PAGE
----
As proof of these statements, the head of the VR and AR department, Andrew Bosworth, had his Twitter followers look at the future of work as the company envisions on the same day: he published an eight-second video taken from Oculus glasses has been. The user arranges three virtual screens in front of him by hand gesture and then starts typing on a real keyboard. The idea: In the mixed reality, even large screens have space in the smallest study.
Zuckerberg sees 50 percent of his workforce working permanently outside the company offices within ten years. In this way, the company could also develop a better understanding of customers and advance the state of the technology. The example shown by Bosworth illustrates this well: In Facebook’s generous offices, employees might not even think of promoting future technology as a means of saving space.
Virtual training for nurses
At Spatial, corona effects are already evident on the customer side: The number of active users has increased by more than 1000 percent since the outbreak of the corona pandemic, says Jacob Loewenstein, Head of Business of the New York start-up – even before the company decided two weeks ago to offer the app for free for the next few months. Many hospitals are now training new nurses there, students from the University of Arizona are meeting for their course on afro-futurism in Spatial.
But Spatial’s bread and butter business are large companies: Loewenstein says that every fourth company in the 1,000 US companies with the highest turnover has already contacted Spatial and shown interest in the app. Ford, Deutsche Telekom and chip manufacturer Qualcomm are already customers. Mattel designs analog toys in virtual workrooms, the French major bank BNP Paribas designs real estate projects in the app.
At Pfizer, it’s not just researchers who circle molecules – the company has planned an entire production line with the Spatial system. To do this, employees from different departments, such as maintenance, occupational safety or electronics, some of which are spread across different locations, must come together. So far, this was an asynchronous process that lasted several days and in which each specialist shared his expertise in writing, the company reports. Now this will be done in a meeting in less than two hours.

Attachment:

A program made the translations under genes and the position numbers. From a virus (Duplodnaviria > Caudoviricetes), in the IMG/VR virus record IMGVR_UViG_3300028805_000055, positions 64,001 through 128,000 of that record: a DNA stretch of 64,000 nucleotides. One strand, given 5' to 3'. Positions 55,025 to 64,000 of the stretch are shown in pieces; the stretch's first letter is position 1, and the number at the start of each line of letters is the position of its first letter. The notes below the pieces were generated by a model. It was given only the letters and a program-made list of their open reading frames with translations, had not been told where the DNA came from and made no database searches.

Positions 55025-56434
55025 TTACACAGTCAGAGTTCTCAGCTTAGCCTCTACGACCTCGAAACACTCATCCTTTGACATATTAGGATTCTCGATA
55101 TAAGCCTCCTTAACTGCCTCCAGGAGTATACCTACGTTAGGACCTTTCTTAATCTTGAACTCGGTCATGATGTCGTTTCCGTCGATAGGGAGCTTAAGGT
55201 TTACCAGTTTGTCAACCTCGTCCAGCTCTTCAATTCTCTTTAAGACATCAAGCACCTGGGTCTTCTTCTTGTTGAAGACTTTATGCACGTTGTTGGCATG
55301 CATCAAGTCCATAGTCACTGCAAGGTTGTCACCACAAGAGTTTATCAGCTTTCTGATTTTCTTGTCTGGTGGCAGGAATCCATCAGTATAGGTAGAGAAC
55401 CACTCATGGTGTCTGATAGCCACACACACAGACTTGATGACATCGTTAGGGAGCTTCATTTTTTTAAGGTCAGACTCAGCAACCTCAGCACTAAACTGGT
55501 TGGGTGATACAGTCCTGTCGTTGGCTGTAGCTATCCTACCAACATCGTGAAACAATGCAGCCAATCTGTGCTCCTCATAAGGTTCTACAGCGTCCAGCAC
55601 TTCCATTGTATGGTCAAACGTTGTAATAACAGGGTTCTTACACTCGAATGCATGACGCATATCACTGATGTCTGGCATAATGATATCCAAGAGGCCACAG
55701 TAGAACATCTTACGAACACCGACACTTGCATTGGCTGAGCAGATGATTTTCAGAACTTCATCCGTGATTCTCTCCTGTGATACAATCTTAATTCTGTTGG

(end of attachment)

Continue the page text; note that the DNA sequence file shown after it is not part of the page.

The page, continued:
Anyone who uses Spatial with VR glasses transforms their living room into a conference room. A portrait image becomes a 3D avatar, which floats as an upper body through the room, can float towards colleagues or can hover in a corner for a dialogue – unlike a large video call. Nevertheless, thanks to immersion in the virtual space, the concentration is greater than that of the 2D video conference, says Pfizer Director Yorgey. “Nobody checks in parallel on the Internet what he cooks for himself today.”
Virtual objects, presentation slides or documents can be grabbed from the wall and pushed into the room. The integration with other apps like Slack or Microsoft’s collaboration app teams is the big advantage, says Yorgey. In addition, not everyone needs data glasses: You can also take part in a 3D meeting via classic video conference and see all presentations and documents. A 2D participant can only manipulate the objects himself.
Meeting each other alone does not justify the purchase of VR glasses for an entire department. “If you just sit around a conference table, Spatial is an over-engineered solution,” says Yorgey. As if you were “ buying a Ferrari to always drive 20 miles an hour.” In addition, there is the current price per unit of $ 3,500 for a Hololens 2 – which is more worthwhile if you save long-term working hours, business trips or office space.
Training employees is an even bigger problem than the cost of the hardware, says Yorgey. Finding your way around the menu of a Hololens or quest is more difficult than starting a video conference – especially for colleagues who are new to brand new technology. “We have a contract with Webex – we keep it too.”
Even Greg Sullivan from Microsoft is cautious about overselling Hololens and its applications: “People will continue to enjoy traveling and meeting in person,” says the software giant’s director of mixed reality. There are already many meetings that would have been better to send an email. “They shouldn’t be a 3D meeting in the future.”
But Sullivan emphasizes the social advantages of a colleague meeting in 3D instead of video. In Microsoft’s own Altspace VR app, which he uses with his team, everyone can individually design their avatar. “You can show your personality,” says Sullivan – this is particularly important in times of home office. Since he and his teammates had to leave their Microsoft headquarters office in March, they have held a virtual meeting every Thursday morning at 10 a.m. as a substitute for discussions in the coffee kitchen.